1. Having the guest boot, then wait in the initrd for its configuration, have the host push it, then the guest can continue booting. This requires nothing special on the guest's FS.
  2. Having the guest's /nix on a separate .qcow2 image. This way, the host can decide to stop the guest, upgrade the store, then restart the guest.
  3. Having the guest's /nix on a virtfs. This way, the host can upgrade the guest's store in-place.

There are drawbacks to all of these options:

  1. makes the boot scheme complex to understand, and risks duplicating some behaviour between the dropbear in the initrd and the ssh daemon outside of it, in order to handle online upgrades
  2. makes it really complex to handle online upgrades
  3. may be slower and less stable (even though I haven't experienced unstability during the development), and makes it hard to control the guest's store size.

Besides, options 1 and 2 would I think be made way easier by the presence of nixos-prepare-root, which hints for waiting for it to be released with nix 1.12.

As you will have understood, my current favorite is option 3, and after the coming of nixos-prepare-root, option 1 would I think have my vote.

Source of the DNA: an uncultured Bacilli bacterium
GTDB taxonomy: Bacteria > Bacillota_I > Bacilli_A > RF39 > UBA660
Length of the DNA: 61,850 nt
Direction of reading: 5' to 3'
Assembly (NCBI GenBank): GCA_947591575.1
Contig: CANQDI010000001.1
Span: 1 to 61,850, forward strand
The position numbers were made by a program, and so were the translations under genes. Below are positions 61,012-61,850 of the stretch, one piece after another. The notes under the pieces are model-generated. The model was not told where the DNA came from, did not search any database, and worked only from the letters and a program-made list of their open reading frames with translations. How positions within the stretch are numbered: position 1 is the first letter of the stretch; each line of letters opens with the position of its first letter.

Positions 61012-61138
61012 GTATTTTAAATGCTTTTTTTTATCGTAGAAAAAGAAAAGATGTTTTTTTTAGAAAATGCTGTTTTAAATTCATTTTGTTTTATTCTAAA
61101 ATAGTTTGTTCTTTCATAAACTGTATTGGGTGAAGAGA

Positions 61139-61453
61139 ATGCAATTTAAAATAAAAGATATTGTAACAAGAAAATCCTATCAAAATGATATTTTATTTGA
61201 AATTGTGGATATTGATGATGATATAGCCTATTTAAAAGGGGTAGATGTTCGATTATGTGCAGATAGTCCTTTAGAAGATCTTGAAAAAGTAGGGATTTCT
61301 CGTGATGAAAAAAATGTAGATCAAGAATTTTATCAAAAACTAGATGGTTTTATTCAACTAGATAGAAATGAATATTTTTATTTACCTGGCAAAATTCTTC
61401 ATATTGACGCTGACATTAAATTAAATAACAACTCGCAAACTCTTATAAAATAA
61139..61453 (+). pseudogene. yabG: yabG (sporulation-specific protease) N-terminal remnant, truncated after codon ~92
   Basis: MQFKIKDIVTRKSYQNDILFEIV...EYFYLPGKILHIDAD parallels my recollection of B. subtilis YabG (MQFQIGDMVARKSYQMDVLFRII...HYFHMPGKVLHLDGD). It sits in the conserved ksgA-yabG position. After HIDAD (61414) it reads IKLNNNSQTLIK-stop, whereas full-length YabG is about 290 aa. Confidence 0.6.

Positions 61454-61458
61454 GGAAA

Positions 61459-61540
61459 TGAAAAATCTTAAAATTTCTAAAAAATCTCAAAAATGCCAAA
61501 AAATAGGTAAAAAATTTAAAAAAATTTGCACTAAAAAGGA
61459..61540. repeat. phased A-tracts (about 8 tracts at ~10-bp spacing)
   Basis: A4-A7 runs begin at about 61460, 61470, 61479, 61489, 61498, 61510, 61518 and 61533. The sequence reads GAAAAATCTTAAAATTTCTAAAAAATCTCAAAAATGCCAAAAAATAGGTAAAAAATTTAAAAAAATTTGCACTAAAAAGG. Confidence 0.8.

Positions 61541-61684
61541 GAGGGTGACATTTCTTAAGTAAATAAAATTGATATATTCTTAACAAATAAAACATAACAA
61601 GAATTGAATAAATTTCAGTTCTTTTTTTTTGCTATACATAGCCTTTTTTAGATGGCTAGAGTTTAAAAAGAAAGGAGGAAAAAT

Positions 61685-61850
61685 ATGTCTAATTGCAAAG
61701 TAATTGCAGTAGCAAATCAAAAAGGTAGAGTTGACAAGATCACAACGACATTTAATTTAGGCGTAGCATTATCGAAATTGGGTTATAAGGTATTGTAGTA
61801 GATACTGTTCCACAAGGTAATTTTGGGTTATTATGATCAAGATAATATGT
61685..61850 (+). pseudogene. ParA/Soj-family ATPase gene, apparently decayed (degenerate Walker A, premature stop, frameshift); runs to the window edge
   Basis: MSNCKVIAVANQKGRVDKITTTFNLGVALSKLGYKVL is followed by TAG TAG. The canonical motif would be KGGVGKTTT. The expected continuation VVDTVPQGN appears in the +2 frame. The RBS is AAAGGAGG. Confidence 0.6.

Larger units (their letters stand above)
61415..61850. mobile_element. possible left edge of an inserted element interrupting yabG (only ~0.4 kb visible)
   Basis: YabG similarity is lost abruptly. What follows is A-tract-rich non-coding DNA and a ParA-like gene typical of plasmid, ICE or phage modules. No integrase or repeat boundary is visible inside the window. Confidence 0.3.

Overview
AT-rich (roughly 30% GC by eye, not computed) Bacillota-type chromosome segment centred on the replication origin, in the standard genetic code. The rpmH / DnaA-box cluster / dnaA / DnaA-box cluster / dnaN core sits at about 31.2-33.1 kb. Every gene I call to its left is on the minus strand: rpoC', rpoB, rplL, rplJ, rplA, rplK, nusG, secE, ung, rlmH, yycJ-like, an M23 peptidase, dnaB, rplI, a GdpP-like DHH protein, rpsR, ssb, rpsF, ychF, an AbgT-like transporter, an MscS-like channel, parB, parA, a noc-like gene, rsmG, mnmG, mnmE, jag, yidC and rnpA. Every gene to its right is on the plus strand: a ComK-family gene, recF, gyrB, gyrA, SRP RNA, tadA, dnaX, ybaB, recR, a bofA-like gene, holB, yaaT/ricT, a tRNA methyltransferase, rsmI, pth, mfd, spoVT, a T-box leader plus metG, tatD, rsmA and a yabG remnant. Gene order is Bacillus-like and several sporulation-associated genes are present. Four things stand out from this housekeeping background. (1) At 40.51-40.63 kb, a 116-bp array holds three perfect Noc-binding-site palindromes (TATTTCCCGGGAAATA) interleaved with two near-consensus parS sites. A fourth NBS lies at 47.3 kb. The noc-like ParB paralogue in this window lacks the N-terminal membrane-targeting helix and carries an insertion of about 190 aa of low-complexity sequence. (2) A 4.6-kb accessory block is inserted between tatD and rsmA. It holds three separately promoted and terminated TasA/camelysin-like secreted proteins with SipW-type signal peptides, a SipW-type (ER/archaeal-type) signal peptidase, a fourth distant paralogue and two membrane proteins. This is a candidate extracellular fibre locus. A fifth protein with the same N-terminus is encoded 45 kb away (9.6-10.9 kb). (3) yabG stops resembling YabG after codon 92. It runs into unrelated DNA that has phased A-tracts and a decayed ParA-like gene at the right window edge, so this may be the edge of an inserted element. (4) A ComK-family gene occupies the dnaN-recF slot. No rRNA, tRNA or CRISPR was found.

Do you see another decision argument? Another scheme for handling upgrades and downgrades effectively? What would be your choice?

[1] https://www.mail-archive.com/nix-dev@lists.science.uu.nl/msg36307.html

[2] https://www.mail-archive.com/nix-dev@lists.science.uu.nl/msg36354.html

Ekleog commented May 8, 2017

Jumping to another subject while I'm at it: I brought this link to the ML [1].

From there two major points emerged.

First one, there are not enough tools to share code between different VM appliances. In my opinion, this one will be in a big part solved by nixos-prepare-root after nix 1.12, the remainder being mostly virtualization-system-specific. Then, it's the same point as the one you are raising, and I wonder if I'm not just not seeing possibilities for code factorization.